Veteran filmmaker Lisandro Duque Naranjo’s (The Invisible Children) latest film is a black comedy that takes place in a small and devoutly Catholic village in the Colombian Andes in the 1970s. It’s Easter when the family of a suicide victim tries to make arrangements for his burial only to find that the new local priest (a standout performance by Germán Jaramillo – Our Lady of the Assassins) holds fast to the doctrine of denying church burial to suicides. Despite this, the family goes ahead and buries the body in the Catholic cemetery.
In response, the priest denies the sacraments to the entire town until the family of the deceased remove the body from the cemetery. The villagers then launch an unexpected ‘strike’ of Holy Week – refusing to participate in any of the planned traditional activities – and create a register of local suicides. This unlocks a wave of suicide claims and denials – and the strike brings in evangelical groups from nearby towns.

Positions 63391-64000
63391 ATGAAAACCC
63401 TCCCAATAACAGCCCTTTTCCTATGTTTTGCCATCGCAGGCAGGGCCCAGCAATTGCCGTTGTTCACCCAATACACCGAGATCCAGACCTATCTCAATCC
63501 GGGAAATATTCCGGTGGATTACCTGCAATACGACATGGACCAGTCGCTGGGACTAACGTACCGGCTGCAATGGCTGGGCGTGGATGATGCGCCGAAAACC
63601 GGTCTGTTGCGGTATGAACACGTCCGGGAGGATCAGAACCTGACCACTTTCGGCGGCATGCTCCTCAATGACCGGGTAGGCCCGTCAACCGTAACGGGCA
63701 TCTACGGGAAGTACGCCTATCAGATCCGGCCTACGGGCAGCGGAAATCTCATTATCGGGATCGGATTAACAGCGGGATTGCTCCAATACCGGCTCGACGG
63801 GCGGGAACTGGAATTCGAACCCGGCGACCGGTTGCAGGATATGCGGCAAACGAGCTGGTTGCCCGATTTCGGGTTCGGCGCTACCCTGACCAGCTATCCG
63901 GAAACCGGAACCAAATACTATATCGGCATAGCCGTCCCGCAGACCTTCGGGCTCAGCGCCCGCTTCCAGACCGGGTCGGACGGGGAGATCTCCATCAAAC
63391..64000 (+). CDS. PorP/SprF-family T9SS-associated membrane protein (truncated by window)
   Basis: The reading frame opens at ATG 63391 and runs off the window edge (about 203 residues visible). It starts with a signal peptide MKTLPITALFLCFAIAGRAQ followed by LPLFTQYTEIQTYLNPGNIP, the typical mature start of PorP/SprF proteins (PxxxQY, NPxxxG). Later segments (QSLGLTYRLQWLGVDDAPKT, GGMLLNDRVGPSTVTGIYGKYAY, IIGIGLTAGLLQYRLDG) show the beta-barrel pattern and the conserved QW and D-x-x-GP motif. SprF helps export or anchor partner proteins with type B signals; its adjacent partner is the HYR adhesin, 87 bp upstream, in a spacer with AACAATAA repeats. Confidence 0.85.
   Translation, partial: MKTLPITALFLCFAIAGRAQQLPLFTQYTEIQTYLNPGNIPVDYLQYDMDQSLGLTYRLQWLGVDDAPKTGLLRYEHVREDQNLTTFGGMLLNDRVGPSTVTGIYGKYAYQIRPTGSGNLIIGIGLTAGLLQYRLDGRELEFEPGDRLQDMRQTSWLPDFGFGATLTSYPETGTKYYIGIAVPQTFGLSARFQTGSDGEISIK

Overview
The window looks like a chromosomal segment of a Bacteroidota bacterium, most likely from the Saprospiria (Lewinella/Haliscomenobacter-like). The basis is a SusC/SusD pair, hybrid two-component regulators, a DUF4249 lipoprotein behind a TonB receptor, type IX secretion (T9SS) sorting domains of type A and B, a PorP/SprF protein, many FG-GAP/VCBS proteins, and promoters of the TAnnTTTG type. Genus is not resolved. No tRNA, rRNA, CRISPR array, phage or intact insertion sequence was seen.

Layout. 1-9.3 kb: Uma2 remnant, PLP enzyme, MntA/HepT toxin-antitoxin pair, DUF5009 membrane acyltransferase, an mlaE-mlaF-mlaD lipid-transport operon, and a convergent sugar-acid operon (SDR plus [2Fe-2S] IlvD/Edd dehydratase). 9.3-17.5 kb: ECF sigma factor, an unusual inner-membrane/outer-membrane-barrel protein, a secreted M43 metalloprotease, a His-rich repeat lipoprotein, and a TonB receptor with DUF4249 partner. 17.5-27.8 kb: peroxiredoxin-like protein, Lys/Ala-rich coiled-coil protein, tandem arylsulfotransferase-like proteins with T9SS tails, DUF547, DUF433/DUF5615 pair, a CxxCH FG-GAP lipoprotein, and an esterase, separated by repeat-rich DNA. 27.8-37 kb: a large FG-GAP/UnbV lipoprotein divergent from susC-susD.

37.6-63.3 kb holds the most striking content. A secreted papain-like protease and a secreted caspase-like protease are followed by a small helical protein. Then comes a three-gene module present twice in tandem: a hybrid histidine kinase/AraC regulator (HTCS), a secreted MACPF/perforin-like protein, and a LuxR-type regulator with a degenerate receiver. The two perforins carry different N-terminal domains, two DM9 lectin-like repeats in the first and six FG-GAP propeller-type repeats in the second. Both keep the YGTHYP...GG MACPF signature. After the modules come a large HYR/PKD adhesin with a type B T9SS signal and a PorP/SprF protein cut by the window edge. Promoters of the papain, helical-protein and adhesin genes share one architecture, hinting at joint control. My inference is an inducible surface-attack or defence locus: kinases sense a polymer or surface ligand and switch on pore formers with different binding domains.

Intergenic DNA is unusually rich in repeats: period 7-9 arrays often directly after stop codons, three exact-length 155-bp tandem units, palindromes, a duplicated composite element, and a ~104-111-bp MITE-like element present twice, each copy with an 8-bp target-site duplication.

Duque Naranjo weaves elements of his own life in this sharp-witted tale that evokes the work if his long-time collaborator, Gabriel García Márquez.